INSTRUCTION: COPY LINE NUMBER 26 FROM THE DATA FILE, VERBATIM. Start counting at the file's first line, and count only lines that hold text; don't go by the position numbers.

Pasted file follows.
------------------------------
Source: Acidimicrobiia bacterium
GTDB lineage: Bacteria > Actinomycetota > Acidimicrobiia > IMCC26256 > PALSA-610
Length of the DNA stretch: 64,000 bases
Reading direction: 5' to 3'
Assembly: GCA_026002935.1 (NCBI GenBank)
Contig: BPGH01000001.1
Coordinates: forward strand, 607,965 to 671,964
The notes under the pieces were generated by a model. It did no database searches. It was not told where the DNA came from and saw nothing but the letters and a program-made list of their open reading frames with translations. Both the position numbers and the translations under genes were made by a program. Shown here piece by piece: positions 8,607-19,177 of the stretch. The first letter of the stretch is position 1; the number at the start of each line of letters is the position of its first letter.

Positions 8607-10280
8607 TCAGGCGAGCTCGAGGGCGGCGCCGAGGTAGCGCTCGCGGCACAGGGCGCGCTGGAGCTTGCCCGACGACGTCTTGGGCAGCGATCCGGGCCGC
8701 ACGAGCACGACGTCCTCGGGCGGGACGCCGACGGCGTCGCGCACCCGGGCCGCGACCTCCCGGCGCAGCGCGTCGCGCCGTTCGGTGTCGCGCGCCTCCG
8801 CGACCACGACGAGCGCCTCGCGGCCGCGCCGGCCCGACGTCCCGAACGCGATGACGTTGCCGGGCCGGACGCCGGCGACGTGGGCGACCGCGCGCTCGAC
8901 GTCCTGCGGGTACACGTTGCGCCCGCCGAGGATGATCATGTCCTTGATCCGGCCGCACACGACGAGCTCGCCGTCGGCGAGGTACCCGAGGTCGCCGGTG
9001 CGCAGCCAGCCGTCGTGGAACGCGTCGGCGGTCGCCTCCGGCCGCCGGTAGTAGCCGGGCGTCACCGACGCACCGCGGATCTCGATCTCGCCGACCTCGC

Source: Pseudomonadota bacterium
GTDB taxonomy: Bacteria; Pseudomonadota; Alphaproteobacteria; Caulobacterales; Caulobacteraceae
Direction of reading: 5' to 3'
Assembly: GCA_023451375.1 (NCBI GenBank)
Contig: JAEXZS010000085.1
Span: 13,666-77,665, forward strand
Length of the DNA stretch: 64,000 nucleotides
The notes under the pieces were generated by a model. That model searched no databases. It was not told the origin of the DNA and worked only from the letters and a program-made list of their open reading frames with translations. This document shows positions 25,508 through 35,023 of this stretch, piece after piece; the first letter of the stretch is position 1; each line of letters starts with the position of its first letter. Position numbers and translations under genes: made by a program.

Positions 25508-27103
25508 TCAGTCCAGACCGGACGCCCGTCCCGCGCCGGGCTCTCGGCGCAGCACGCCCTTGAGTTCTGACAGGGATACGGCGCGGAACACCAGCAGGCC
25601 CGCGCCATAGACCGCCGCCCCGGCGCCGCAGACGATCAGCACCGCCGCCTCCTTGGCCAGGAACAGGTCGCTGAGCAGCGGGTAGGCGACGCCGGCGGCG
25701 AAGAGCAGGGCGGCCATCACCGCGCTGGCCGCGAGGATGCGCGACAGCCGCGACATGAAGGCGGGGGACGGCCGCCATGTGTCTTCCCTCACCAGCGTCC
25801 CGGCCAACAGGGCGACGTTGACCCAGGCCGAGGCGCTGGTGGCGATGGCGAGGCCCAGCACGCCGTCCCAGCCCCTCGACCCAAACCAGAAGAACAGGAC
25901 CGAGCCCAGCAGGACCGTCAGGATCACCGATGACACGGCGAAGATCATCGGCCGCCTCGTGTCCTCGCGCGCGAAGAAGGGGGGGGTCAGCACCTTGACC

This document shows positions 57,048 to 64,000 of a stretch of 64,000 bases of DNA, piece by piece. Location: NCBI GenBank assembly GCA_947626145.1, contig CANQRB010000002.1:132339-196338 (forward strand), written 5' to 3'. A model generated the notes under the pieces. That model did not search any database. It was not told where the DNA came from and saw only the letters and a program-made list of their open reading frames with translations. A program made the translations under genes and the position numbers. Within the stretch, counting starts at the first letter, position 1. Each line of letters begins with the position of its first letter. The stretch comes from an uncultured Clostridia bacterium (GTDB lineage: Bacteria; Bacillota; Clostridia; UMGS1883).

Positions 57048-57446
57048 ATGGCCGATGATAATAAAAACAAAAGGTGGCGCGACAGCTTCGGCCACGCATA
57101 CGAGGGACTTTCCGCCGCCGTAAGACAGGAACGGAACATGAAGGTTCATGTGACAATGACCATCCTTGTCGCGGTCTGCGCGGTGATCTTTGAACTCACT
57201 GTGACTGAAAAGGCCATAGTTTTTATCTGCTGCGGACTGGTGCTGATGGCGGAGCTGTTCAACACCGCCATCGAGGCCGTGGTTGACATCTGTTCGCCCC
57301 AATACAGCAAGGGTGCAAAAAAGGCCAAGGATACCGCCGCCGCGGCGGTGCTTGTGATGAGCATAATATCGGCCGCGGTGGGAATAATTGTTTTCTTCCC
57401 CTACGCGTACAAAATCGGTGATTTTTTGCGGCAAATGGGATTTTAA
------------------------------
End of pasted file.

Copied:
25701 AAGAGCAGGGCGGCCATCACCGCGCTGGCCGCGAGGATGCGCGACAGCCGCGACATGAAGGCGGGGGACGGCCGCCATGTGTCTTCCCTCACCAGCGTCC